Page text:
- Thomson Reuters
- Vanguard, the world’s largest provider of mutual funds, is pushing companies to disclose the risks climate change poses to their business.
- Vanguard is a top shareholder in many large US corporations, so it can impact how companies are run at high levels.
- It’s a sign that investors are taking climate risks seriously.
The world’s largest mutual fund provider is pushing companies to disclose the risks climate change will pose to their business.
Vanguard, which is also the second largest provider of exchange-traded funds, manages trillions of dollars. It’s often a top shareholder in the largest US corporations – including Apple and Exxon Mobil – which means that Vanguard can impact how these companies are run at high levels.
Rob Main, who sits on Vanguard’s investment stewardship team, told Yale Climate Connections on Monday that the firm is especially urging companies in industries like energy and agriculture to identify and disclose areas where climate change will pose a threat.
“For many companies across sectors like the material sector, the energy sector, the industrial sector, the topic of climate risk is going to be very relevant,” Main said, since environmental and policy changes can significantly impact those companies’ performance.
Vanguard’s push is yet another sign that the investment community is taking climate change seriously.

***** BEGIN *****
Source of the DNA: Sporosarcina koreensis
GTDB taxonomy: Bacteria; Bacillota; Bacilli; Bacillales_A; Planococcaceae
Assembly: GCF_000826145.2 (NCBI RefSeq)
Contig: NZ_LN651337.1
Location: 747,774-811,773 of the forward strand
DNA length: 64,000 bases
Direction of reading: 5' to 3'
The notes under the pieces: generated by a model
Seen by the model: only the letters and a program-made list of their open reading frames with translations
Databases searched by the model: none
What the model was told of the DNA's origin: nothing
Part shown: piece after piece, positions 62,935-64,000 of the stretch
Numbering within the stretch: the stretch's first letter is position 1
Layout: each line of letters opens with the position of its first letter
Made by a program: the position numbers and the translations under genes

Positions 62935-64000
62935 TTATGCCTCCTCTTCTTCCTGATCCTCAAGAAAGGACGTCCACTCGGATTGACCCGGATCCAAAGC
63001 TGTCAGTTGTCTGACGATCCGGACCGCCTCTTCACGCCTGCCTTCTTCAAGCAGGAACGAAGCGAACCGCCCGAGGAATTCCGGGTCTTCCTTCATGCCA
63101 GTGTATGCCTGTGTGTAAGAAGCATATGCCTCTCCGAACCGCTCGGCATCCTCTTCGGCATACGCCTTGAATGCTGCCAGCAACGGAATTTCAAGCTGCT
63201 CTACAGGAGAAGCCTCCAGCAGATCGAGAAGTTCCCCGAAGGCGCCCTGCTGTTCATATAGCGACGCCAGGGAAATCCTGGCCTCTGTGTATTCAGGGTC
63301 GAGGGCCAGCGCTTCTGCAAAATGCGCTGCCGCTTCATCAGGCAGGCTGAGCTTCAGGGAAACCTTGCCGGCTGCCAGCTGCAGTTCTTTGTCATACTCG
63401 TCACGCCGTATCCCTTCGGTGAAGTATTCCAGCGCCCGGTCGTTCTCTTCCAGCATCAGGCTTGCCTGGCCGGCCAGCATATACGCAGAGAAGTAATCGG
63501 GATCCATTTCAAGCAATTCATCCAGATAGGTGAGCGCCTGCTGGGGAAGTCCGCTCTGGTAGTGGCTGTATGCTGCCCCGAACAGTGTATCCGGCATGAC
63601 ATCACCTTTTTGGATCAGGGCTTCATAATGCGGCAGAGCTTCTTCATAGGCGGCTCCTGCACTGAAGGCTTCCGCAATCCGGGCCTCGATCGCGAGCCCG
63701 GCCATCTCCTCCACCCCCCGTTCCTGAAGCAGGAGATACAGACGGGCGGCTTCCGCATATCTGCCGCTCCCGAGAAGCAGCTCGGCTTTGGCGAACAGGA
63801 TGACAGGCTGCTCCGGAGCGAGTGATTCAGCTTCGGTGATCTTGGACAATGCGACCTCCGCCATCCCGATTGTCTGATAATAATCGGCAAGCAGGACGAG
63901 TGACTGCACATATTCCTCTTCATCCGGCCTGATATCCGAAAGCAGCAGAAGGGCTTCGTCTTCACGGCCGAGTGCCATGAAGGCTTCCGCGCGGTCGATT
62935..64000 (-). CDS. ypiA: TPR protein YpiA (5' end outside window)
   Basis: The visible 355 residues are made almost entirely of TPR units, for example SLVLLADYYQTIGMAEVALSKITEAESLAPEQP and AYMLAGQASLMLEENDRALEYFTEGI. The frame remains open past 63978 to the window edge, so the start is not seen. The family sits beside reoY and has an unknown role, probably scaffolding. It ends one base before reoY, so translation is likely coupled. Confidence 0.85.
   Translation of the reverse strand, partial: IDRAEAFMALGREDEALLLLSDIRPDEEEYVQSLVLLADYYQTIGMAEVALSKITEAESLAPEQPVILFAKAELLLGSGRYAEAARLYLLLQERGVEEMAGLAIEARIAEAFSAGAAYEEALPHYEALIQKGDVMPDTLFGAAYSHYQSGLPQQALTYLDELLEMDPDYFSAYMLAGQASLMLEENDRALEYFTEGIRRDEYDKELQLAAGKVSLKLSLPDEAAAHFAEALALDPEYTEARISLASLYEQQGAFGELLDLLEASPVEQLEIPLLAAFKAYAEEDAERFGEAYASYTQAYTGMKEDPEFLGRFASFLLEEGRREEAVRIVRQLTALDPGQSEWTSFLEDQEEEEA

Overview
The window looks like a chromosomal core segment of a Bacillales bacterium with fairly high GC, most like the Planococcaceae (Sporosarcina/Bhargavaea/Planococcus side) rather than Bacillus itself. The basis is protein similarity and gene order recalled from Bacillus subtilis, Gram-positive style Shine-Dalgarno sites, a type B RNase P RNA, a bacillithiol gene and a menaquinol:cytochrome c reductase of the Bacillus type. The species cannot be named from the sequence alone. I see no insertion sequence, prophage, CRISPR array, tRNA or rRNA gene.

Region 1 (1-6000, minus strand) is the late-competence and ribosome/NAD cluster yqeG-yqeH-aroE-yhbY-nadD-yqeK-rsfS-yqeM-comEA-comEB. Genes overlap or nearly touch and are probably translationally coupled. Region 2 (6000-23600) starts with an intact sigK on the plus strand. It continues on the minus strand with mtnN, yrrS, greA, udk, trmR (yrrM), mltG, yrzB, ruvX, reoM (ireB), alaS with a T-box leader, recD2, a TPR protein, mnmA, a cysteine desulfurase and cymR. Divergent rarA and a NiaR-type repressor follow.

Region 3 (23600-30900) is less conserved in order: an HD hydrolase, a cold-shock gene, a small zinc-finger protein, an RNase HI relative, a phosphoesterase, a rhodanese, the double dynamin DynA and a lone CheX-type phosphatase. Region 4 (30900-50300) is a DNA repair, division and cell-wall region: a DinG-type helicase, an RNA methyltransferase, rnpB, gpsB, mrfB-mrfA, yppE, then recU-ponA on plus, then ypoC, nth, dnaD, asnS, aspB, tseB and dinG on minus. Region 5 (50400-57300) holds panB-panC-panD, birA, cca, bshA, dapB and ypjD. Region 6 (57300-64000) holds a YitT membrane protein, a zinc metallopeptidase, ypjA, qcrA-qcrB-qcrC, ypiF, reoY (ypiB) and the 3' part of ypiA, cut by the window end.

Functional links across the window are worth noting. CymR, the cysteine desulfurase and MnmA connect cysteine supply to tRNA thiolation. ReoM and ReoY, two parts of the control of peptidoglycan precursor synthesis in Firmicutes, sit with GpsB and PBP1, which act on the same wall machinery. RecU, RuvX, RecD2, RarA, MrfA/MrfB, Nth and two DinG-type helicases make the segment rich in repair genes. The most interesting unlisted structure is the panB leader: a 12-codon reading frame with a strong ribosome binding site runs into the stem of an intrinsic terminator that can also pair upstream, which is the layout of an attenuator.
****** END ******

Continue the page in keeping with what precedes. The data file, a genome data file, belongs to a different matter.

“Given our duty to steward our shareholders’ long-term investments, we must be aware of this risk, where it’s most relevant, and ensure companies are addressing it in an appropriate manner,” Main said.
Generation Investment Management, a firm cofounded by former Vice President Al Gore and David Blood, has a similar outlook. Blood previously told Business Insider that thinking in terms of sustainability is “a terrific risk-management tool.”
“If you’re more holistic in terms of how you are analyzing management quality and business quality, chances are better – although not guaranteed – that you will be able to identify the types of risk that can hurt a company badly,” Blood said.
Glenn Booraem, the principal on Vanguard’s investment stewardship team, told Reuters that the fund’s support for disclosing climate risks isn’t a matter of “ideology,” but rather economics.
“To the extent there are significant risks to a company’s long-term value proposition, we want to make sure there is long-term disclosure of those risks to the market,” Booraem said.
Despite that stance, Vanguard has so far failed to back climate-change resolutions that shareholders put forward at 14 companies and has only backed two, as the Financial Times noted in October.